Napoles said he understands that the ordinance can be interpreted that way, but, because his grandmother was an original landholder, and applied for the property in the 1940s, prior to the ordinance, he believes that the property is exempt.
The ordinance reads, “In the past (prior to 1962) the size of assignments … generally were determined by the size of the assignee’s family. The assignments were granted for the purpose of providing a home and acreage to aid in supporting a family. The increased demand for assignments and the limited unassigned areas make it necessary to revise the procedure to allow as many as possible to share in the unassigned tribal land.”
Napoles believes the wording in that section of the ordinance means that the land obtained by his grandmother should remain in the Napoles family. He also believes the law Delgado cited that states that tribal members can hold only two allotments applies only to tribal members who applied for land after the 1962 ordinance was passed.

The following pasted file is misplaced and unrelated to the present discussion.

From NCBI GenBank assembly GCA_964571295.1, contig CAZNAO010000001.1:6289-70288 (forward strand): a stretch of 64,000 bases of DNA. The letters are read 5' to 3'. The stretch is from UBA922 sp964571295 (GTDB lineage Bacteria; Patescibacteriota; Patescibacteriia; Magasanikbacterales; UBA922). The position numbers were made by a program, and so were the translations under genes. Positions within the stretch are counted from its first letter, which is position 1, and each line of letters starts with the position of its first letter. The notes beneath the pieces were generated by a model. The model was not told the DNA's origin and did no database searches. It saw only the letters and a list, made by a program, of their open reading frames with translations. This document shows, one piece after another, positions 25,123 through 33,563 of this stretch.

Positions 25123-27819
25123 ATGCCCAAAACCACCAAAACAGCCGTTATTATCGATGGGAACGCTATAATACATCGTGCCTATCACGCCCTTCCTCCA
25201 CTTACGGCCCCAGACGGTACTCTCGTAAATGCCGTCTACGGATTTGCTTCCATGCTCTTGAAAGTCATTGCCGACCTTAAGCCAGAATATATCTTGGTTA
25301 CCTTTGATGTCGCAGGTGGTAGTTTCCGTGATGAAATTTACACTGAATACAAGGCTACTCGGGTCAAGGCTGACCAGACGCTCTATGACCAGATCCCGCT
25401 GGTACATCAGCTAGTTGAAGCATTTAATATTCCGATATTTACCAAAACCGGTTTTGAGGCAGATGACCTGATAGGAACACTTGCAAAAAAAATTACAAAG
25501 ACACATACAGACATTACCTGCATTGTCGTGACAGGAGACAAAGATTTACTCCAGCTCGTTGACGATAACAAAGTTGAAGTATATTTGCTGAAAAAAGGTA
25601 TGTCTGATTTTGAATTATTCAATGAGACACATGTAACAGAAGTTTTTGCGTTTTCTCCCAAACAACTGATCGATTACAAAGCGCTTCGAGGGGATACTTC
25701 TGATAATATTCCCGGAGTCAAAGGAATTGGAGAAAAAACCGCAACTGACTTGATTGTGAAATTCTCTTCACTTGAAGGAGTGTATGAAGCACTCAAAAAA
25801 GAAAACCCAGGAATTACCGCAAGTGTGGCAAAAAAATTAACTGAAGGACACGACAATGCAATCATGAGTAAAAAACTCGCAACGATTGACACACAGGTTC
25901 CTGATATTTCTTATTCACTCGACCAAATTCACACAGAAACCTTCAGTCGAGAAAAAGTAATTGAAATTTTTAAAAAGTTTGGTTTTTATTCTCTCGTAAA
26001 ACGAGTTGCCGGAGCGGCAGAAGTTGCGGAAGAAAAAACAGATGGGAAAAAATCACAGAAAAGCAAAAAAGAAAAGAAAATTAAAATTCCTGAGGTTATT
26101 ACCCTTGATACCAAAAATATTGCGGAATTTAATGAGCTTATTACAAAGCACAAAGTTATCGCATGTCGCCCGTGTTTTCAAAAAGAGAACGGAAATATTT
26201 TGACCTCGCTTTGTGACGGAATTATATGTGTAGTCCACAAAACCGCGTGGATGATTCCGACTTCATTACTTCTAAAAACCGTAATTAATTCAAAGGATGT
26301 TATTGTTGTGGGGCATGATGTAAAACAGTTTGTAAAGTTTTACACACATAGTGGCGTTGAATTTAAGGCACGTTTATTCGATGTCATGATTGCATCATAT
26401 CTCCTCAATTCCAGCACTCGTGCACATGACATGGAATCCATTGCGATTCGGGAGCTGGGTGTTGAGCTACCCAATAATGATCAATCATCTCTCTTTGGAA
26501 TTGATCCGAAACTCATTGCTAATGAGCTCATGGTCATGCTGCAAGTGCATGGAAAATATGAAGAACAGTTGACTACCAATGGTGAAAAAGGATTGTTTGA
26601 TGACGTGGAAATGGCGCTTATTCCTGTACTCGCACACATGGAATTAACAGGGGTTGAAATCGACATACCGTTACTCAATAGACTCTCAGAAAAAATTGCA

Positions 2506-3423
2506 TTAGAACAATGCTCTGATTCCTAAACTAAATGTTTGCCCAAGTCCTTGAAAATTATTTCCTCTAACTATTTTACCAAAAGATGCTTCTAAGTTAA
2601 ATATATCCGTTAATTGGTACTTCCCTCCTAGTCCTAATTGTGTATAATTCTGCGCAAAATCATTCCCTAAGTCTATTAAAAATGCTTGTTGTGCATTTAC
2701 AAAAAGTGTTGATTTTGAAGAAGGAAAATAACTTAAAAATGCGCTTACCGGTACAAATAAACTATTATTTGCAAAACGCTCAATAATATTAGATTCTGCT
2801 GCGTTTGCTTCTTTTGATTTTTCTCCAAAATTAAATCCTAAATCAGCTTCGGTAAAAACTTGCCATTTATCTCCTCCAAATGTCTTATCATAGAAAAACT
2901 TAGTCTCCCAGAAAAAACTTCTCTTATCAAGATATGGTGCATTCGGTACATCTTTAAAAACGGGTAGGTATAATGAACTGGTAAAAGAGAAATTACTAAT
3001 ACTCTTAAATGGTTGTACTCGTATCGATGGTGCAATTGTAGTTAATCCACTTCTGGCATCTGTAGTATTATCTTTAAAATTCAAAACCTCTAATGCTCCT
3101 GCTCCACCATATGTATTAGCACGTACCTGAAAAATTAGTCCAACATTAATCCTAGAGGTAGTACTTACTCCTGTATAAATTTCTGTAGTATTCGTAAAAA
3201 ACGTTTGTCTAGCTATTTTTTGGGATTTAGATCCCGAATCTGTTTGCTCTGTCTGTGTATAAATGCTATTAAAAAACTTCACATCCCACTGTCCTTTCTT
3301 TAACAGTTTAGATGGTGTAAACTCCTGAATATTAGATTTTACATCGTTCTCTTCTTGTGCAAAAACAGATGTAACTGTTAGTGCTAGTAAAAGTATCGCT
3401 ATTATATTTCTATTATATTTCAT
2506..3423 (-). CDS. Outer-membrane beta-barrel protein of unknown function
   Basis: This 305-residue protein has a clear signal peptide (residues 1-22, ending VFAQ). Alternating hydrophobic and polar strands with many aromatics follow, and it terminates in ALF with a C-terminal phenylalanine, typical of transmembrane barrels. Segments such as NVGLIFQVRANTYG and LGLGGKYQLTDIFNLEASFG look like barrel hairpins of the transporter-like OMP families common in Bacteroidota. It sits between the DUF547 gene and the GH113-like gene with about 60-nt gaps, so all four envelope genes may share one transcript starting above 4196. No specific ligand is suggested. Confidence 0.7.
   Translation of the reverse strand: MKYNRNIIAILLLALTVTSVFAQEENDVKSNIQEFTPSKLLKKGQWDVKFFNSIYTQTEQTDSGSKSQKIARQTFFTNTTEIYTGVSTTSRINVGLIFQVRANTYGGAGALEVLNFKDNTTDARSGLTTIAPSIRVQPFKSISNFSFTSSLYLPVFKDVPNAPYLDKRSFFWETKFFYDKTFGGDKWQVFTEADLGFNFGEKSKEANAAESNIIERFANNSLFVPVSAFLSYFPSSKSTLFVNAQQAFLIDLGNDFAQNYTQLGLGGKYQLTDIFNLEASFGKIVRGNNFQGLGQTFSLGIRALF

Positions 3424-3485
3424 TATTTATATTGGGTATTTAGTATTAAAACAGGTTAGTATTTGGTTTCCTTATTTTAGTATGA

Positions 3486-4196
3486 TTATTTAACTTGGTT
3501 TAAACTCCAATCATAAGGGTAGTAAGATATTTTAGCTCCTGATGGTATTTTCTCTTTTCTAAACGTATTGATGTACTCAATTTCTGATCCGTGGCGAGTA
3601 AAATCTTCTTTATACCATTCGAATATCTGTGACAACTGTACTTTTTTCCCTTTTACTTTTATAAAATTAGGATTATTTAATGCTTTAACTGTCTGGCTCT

In 1977, the BIA recommended that the tribe rethink the wording in that part of the ordinance, as it could be open for interpretation. “A plain reading of the ordinance indicates that any applicant for trust lands after 1962 should be limited to only two lots,” a letter from the BIA dated Aug. 22, 1977 reads. “If this interpretation is unacceptable to the Owens Valley Band, they should amend the ordinance to more accurately reflect their intent.” The BIA also said that “ongoing family rights to large parcels of land is probably not in the tribe’s best interest.” However, no amendment to the ordinance was ever made to clarify the language.